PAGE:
As philosophers and scientists have described the mind-brain problem and the related issues in understanding consciousness and experience, we find our theories and arguments often at limits with what we try to describe. It’s important to understand the purpose and intention behind scientific explanations, such as the physics of neuroscientific phenomena or attempts to create neural correlates of experience, to determine what we can know about consciousness and experience. On a broader level, Maxwell attempts to describe a solution to the human-universe, how we understand physics and what it tells us about the world. First, physics only describes the universe in a very highly specialized sense. While it may be the most fundamental science and place great emphasis on the nature of matter and reality itself, it tells us nothing about many features of experience such as what things sound like, what things look like, or what mental experience it is to have a mental representation of something. If physics describes the causal influence of the universe as though we could create a true physical theory of everything, then we interpret its laws analytically yet factual, empirical, and testable. This means its physical entities exist with necessary properties. Physics doesn’t need our experiences nor the features we describe from it. Maxwell even goes as far as arguing that physics itself can’t predict experiential features such as greenness. Yet this limitation, Maxwell believes, is what gives physics its power to predict explanatory theories that describe the causal phenomena of the universe.

Though science tells us nothing about mental processes, philosophy research on the mind means mental processes aren’t mysterious or inexplicable. They simply reside outside of physics. Maxwell further describes two differences between the objective and subjective in describing these processes. The objective exists while the subjective appears to, but doesn’t. The objective has an independent character from people while the subjective relies on something about people. Then, we may describe the mind-body problem as similar to the physics-universe problem. As in, the way describe the relationship between mental experiences and brain processes parallel features that we observe in the universe and the physical processes underlying them (such as the greenness of grass separate from the physics behind the grass).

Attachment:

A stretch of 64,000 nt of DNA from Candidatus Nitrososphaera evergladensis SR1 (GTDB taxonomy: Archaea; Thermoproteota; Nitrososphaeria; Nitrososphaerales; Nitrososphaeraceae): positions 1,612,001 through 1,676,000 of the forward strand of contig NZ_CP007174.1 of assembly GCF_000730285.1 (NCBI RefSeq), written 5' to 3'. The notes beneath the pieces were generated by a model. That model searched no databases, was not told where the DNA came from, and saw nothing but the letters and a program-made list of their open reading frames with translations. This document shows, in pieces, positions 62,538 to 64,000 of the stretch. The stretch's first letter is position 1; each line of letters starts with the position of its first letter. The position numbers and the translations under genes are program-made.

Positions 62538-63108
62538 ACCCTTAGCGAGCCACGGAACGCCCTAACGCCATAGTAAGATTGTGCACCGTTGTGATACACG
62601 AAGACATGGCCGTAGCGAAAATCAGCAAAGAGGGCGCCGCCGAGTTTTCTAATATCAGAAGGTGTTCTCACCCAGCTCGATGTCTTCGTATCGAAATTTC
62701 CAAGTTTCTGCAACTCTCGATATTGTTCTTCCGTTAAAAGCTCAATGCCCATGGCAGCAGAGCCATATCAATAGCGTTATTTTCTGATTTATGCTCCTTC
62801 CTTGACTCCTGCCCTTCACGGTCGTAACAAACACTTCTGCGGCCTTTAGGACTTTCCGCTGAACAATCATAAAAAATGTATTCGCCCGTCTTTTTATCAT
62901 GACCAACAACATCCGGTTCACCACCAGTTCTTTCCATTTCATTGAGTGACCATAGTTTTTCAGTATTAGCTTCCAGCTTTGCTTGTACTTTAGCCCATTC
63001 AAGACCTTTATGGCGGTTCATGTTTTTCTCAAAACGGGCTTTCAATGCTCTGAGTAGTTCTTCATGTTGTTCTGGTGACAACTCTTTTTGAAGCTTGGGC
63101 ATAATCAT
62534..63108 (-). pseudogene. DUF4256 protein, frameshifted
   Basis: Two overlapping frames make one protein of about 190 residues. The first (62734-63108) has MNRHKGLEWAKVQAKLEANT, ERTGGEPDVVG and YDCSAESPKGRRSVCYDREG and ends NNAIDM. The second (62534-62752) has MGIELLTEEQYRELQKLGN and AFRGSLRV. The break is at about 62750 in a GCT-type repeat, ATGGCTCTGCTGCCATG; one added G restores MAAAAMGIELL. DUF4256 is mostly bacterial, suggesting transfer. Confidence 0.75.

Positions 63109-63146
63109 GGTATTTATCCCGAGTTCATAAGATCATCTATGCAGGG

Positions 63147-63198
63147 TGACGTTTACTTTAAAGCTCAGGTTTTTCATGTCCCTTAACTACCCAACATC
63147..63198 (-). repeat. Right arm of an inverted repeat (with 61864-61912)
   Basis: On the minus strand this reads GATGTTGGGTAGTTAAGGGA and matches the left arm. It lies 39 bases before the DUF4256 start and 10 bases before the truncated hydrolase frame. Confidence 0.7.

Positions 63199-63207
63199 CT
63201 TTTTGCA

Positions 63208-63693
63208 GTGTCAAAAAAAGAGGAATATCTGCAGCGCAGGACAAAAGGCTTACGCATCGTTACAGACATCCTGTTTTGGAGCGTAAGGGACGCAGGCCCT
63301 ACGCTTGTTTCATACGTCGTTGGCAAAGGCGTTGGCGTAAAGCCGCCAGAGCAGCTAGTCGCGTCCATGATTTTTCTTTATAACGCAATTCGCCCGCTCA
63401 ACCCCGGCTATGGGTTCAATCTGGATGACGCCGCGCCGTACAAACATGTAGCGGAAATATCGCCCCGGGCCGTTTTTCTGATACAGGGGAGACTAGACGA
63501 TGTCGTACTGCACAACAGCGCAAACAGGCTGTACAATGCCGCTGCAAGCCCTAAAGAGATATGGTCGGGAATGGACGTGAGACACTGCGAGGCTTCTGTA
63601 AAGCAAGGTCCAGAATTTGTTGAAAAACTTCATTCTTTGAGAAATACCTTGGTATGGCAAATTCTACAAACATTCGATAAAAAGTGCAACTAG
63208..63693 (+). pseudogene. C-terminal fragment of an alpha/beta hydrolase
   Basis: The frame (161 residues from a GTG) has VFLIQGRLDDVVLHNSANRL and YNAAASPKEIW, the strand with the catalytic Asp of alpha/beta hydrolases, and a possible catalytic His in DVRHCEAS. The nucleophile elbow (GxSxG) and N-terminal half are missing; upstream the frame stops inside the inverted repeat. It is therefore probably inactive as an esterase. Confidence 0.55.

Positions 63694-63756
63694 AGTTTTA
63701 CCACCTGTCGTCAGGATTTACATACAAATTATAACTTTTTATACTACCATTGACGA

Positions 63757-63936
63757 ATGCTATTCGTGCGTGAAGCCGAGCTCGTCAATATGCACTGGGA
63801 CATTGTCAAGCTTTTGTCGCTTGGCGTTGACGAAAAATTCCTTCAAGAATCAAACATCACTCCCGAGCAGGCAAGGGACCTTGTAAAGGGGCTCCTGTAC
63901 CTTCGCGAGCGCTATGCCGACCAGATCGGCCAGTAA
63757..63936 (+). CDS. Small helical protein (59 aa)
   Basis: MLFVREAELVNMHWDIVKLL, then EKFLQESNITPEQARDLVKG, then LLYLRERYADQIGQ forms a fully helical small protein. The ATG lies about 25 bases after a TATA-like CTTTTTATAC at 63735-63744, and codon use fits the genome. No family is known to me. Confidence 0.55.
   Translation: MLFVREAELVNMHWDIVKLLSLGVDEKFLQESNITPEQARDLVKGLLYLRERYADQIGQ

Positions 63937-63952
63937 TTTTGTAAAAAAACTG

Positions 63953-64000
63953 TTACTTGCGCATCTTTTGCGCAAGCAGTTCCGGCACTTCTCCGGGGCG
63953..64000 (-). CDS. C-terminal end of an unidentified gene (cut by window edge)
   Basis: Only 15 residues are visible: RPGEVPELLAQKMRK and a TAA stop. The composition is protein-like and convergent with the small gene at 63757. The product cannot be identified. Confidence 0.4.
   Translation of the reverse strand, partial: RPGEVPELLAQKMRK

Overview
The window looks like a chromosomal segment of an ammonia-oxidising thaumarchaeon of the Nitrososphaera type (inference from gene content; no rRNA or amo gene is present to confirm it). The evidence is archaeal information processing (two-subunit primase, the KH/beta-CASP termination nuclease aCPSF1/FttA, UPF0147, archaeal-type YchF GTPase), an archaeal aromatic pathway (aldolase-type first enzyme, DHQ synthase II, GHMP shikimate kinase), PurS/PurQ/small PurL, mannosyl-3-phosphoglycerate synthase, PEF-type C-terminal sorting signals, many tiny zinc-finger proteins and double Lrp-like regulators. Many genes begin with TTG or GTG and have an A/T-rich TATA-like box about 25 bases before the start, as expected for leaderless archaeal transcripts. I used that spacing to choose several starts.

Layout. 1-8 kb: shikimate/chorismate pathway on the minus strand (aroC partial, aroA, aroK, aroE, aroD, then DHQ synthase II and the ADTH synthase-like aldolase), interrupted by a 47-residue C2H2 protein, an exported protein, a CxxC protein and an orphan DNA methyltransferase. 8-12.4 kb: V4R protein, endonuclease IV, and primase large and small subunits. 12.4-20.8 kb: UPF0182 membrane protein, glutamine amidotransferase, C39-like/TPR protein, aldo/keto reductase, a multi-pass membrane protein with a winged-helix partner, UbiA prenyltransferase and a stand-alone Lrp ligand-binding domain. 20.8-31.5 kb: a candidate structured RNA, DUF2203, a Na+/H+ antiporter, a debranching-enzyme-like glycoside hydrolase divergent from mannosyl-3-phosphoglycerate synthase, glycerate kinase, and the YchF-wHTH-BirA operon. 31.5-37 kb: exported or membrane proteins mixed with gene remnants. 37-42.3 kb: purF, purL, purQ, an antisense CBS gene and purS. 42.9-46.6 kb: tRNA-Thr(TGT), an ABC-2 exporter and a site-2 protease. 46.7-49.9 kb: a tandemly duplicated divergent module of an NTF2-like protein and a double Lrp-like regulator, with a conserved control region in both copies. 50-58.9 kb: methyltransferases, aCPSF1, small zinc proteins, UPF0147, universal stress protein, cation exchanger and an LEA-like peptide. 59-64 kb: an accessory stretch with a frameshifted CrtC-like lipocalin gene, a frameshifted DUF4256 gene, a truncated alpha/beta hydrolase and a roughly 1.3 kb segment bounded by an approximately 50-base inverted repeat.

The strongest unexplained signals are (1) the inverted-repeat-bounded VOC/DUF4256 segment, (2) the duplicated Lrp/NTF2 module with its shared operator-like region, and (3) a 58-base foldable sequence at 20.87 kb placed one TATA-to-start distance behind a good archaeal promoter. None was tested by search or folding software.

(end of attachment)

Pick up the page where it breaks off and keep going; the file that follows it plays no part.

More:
Maxwell continues to advocate for a wisdom-based education through schools and universities to implement a knowledge-inquiry of science and scientific reasoning to other ares of life. As Western civilization has embraced since the Enlightenment, we can learn from scientific progress how to achieve social progress through methods such as aim-oriented rationality, a method of thinking about the world from aim-oriented empiricism. Aim-oriented rationality means constructing similar hierarchies of whatever problem we wish to solve. We continue to contemplate and reason about problems we want to solve in the world through an imaginative and critical manner, especially as we find our universities more and more emphasizing specialization and marketability-driven motives and purposes.

Though his goals may echo Enlightenment ideals, Maxwell clarifies three ideas the Enlightenment got wrong. Scholars need to identify the progress-achieving methods of science, they should generalize them correctly to apply them to any problem, and they should explore these generalized methods to make social progress for a wiser world. The natural philosophers like Voltaire and Diderot failed to apply these generalized scientific processes in ways to other areas of life. Had they addressed these issues, Maxwell argues, academia and universities would be much different than they are now. With a wisdom-driven education, we could resolve the conflict between Rationalism and Romanticism and what mindful hearts and heartfelt minds we could use to address the issues of tomorrow. Academia would have a more humanistic education to realize what we value in life through intellectual and technological methods. We’d have institutions of learning well-designed from the standpoint of helping us create a better, wiser world.

With these ambitious goals, Maxwell envisions five revolutions that need to happen in academia for these results to occur in his paper “Arguing for Wisdom in the University: An Intellectual Autobiography.” For the first two, the philosophy of science and science itself both need to heed to aim-oriented empiricism. The third is that the social sciences and humanities need to address the problems of living through aim-oriented rationality. Fourth, academia must help people understand what to value in life, and, finally, we should prioritize cooperative problem-solving rationality and aim-oriented rationality so that we realize what is of value as we live in so far as this is possible.